GitLab says it lost 6 hours of database data, including issues, merge requests, users, comments and snippets for GitLab.com on Tuesday after a spam attack. "Spammers where hammering the database by creating snippets, making it unstable. The problems escalated causing a lockup on writes on the database, this caused some downtime," according to a post on GitLab.com.
Representatives of the code-hosting site said they are currently restoring data from a 6-hours old backup of their database. "Losing production data is unacceptable," the company’s post read.
Once it realized it was under attack, GitLab blocked the spammers based on an IP address, and "removed a user from using a repository as a form of CDN. This resulted in 47,000 IPs signing in using the same account and causing a high database load."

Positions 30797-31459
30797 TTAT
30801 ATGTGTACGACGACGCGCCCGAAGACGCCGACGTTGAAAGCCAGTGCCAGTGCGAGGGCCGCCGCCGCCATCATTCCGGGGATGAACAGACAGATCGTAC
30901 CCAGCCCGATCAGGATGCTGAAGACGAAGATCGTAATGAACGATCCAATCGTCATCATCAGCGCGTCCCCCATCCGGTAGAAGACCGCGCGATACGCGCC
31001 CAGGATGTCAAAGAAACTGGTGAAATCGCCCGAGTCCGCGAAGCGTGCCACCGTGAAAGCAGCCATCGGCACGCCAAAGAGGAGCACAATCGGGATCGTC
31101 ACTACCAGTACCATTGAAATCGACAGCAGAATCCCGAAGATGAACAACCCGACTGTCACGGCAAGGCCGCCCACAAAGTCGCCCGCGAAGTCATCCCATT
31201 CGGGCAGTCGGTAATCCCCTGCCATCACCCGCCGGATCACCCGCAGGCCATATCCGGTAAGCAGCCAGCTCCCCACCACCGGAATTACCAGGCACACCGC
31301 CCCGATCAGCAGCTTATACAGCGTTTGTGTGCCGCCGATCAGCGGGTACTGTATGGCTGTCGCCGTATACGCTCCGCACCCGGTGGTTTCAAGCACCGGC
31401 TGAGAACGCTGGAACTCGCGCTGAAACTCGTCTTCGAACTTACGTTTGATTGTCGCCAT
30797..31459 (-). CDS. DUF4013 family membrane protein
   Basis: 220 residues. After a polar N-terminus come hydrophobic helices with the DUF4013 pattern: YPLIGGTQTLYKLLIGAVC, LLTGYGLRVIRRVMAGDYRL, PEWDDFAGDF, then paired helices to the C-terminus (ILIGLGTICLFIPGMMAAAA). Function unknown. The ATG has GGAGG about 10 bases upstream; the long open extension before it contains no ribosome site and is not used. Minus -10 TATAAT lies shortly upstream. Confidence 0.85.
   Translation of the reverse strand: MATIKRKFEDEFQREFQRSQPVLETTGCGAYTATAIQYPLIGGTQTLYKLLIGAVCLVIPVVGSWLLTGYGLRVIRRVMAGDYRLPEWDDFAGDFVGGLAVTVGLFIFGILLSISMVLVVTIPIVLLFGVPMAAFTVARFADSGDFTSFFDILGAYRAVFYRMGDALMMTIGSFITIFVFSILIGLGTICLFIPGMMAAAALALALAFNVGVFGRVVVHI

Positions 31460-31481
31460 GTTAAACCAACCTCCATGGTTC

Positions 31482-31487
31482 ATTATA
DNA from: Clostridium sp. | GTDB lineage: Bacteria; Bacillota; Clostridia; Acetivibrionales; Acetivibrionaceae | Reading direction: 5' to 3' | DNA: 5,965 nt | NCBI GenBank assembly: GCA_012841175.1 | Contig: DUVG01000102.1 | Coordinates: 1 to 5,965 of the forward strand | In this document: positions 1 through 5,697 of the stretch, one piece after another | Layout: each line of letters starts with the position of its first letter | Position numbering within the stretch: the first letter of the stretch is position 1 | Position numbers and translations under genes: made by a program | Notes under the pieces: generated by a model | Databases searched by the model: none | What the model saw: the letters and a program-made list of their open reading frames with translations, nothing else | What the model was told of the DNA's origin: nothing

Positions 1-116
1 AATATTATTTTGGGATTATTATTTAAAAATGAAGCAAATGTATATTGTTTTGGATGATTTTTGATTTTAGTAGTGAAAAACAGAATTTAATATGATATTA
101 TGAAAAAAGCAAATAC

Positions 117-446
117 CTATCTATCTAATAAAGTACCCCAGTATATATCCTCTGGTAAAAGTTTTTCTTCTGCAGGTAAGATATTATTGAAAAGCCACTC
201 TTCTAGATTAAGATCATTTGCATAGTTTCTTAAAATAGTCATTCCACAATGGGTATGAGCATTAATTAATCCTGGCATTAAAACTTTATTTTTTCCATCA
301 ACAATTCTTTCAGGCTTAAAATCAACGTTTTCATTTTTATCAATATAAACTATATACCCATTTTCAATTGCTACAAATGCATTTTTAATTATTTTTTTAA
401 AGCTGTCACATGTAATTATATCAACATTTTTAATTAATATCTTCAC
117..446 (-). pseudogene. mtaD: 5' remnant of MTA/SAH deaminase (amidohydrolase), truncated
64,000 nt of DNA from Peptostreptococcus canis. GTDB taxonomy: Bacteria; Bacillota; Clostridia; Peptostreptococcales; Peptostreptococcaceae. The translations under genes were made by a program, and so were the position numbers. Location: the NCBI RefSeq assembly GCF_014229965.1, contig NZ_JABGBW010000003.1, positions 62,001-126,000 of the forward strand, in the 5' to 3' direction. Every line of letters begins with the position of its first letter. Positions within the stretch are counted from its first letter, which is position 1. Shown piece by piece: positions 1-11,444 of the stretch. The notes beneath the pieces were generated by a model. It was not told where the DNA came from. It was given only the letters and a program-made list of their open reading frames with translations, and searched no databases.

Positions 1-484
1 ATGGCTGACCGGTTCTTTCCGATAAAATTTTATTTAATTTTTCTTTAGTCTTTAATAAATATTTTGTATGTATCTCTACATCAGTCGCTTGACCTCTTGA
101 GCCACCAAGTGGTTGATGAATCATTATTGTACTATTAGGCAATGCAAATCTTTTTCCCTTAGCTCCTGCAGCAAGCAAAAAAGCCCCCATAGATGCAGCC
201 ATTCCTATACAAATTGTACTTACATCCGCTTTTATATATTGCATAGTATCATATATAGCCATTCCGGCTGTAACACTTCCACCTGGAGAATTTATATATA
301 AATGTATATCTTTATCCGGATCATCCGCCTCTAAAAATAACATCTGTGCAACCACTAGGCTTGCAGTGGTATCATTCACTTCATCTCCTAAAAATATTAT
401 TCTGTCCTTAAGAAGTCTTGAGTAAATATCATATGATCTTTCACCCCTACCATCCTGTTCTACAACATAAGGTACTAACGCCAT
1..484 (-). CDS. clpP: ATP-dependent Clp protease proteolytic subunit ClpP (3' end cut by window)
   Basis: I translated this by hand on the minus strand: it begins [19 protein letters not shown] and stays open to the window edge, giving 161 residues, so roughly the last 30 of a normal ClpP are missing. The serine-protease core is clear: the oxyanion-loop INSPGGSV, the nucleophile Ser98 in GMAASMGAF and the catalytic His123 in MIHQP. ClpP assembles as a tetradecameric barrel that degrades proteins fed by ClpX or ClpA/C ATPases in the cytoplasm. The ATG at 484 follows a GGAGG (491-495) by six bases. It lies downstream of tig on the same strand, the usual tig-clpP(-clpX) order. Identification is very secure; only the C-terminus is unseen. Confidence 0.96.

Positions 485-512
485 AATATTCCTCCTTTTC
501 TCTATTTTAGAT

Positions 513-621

The company said its enterprise customers — which run the GitLab platform on their own servers — were not affected. GitLab enterprise customers include IBM, Macy’s, ING, NASA and VMWare, according to TechCrunch.
Data loss post-backup restoration would affect less than 1% of their user base, according to the company. Git/wiki repositories and self-hosted installations were not affected, the company said.
GitLab said they would post a "5 why's of why this happened and a list of measures we will implement" within a few days. Though it’s hard to say yet what the company could have done differently, CIOs want to look out for the promised document to see what lessons can be gleaned from GitHub’s data base issues. Yet another reminder that technology does occasionally fail. Of course, if you’re one of the 1% that lost data, that’s little comfort.